Turing Award facts for kids
Quick facts for kids ACM Turing Award 


Stephen Kettle's slate statue of Alan Turing at Bletchley Park


Presented by  Association for Computing Machinery (ACM) 
Country  United States 
Reward  US $1,000,000 
First awarded  1966 
Last awarded  2021 
The ACM A. M. Turing Award is an annual prize given by the Association for Computing Machinery (ACM) for contributions of lasting and major technical importance to computer science. It is generally recognized as the highest distinction in computer science and is colloquially known as or often referred to as the "Nobel Prize of Computing".
The award is named after Alan Turing, who was a British mathematician and reader in mathematics at the University of Manchester. Turing is often credited as being the key founder of theoretical computer science and artificial intelligence. From 2007 to 2013, the award was accompanied by an additional prize of US$250,000, with financial support provided by Intel and Google. Since 2014, the award has been accompanied by a prize of US$1 million, with financial support provided by Google.
The first recipient, in 1966, was Alan Perlis, of Carnegie Mellon University. The first female recipient was Frances E. Allen of IBM in 2006. The latest recipient, in 2022, is Robert Metcalfe.
Recipients
Year  Recipient(s)  Photo  Rationale  Affiliated institute(s) 

1966  Alan Perlis  For his influence in the area of advanced computer programming techniques and compiler construction.  Carnegie Mellon University  
1967  Maurice Wilkes  Wilkes is best known as the builder and designer of the EDSAC, the first computer with an internally stored program. Built in 1949, the EDSAC used a mercury delay line memory. He is also known as the author, with Wheeler and Gill, of a volume on "Preparation of Programs for Electronic Digital Computers" in 1951, in which program libraries were effectively introduced.  University of Cambridge  
1968  Richard Hamming  For his work on numerical methods, automatic coding systems, and errordetecting and errorcorrecting codes.  Bell Labs  
1969  Marvin Minsky  For his central role in creating, shaping, promoting, and advancing the field of artificial intelligence.  Massachusetts Institute of Technology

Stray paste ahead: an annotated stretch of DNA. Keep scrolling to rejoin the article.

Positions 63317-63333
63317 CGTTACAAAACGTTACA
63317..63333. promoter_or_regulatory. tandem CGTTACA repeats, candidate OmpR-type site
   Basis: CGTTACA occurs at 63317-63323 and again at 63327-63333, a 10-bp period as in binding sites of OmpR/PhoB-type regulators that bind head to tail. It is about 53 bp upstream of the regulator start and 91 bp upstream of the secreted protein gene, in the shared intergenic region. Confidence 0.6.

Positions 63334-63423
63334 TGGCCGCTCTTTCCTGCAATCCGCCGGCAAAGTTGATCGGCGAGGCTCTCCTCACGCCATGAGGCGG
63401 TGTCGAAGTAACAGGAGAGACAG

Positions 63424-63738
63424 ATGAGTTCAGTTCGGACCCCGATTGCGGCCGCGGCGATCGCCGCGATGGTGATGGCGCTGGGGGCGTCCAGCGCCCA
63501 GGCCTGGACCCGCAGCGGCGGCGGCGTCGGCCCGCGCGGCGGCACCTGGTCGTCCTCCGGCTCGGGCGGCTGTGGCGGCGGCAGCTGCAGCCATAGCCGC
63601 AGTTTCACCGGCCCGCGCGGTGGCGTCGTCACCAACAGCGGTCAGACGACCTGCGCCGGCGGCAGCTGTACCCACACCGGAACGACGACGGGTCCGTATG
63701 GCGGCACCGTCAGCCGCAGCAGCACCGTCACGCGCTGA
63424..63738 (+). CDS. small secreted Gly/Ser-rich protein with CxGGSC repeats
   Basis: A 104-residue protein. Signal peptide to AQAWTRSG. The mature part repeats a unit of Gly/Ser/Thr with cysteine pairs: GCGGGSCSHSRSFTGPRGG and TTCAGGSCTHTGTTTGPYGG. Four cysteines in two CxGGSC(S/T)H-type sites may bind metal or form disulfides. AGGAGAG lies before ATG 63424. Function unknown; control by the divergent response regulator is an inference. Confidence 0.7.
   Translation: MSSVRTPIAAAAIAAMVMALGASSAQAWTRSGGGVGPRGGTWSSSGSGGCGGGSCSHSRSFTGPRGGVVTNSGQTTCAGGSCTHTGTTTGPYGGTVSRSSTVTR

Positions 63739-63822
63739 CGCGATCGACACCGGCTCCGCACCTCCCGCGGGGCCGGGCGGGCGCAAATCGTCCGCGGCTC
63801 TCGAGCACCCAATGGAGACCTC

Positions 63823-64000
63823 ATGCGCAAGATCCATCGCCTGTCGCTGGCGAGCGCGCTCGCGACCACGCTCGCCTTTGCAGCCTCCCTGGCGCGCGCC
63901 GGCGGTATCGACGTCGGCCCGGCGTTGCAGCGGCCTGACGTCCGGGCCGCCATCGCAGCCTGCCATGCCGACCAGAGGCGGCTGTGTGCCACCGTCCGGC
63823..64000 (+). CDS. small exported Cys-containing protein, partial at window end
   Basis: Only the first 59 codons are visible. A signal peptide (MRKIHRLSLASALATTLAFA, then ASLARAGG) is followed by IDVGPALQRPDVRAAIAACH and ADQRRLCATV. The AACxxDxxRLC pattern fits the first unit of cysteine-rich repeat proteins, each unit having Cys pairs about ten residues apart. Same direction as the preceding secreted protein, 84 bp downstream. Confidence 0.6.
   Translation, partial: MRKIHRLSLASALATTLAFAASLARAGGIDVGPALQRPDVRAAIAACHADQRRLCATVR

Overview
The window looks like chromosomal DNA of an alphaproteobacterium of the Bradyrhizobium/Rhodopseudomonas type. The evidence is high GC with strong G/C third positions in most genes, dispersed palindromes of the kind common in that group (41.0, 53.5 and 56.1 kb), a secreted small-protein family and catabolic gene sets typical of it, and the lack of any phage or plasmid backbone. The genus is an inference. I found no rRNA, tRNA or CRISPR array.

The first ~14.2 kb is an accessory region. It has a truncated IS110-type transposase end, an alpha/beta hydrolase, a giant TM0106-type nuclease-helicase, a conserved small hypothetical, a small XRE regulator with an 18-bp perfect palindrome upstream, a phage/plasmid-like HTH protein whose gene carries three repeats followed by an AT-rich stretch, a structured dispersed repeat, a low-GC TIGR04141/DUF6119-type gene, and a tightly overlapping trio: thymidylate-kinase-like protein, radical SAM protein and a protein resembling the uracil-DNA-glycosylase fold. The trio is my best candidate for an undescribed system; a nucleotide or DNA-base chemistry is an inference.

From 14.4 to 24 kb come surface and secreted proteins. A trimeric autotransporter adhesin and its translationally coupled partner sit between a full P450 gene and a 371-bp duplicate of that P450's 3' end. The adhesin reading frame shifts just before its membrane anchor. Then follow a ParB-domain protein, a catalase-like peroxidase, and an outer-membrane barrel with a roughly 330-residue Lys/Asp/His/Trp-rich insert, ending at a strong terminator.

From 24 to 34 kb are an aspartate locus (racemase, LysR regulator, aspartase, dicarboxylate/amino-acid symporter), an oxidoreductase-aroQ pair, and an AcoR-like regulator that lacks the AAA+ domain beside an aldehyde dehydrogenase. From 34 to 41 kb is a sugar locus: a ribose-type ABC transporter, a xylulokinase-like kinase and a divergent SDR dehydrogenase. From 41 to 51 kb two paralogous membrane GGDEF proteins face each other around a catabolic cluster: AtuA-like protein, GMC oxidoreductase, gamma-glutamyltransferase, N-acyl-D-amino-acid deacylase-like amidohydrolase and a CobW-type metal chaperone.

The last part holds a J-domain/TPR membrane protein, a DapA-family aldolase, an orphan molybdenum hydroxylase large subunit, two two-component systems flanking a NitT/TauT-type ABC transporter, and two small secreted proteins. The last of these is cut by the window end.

1970  James H. Wilkinson  For his research in numerical analysis to facilitate the use of the highspeed digital computer, having received special recognition for his work in computations in linear algebra and "backward" error analysis.  National Physical Laboratory  
1971  John McCarthy  McCarthy's lecture "The Present State of Research on Artificial Intelligence" is a topic that covers the area in which he has achieved considerable recognition for his work.  Stanford University  
1972  Edsger W. Dijkstra  Edsger Dijkstra was a principal contributor in the late 1950s to the development of the ALGOL, a high level programming language which has become a model of clarity and mathematical rigor. He is one of the principal proponents of the science and art of programming languages in general, and has greatly contributed to our understanding of their structure, representation, and implementation. His fifteen years of publications extend from theoretical articles on graph theory to basic manuals, expository texts, and philosophical contemplations in the field of programming languages.  Centrum Wiskunde & Informatica, Eindhoven University of Technology 

1973  Charles Bachman  For his outstanding contributions to database technology.  General Electric Research Laboratory (now under Groupe Bull, an Atos company)  
1974  Donald Knuth  For his major contributions to the analysis of algorithms and the design of programming languages, and in particular for his contributions to "The Art of Computer Programming" through his wellknown books in a continuous series by this title.  California Institute of Technology, Center for Communications Research, Center for Communications and Computing, Institute for Defense Analyses, Stanford University 

1975  Allen Newell  In joint scientific efforts extending over twenty years, initially in collaboration with J. C. Shaw at the RAND Corporation, and subsequently with numerous faculty and student colleagues at Carnegie Mellon University, they have made basic contributions to artificial intelligence, the psychology of human cognition, and list processing.  RAND Corporation, Carnegie Mellon University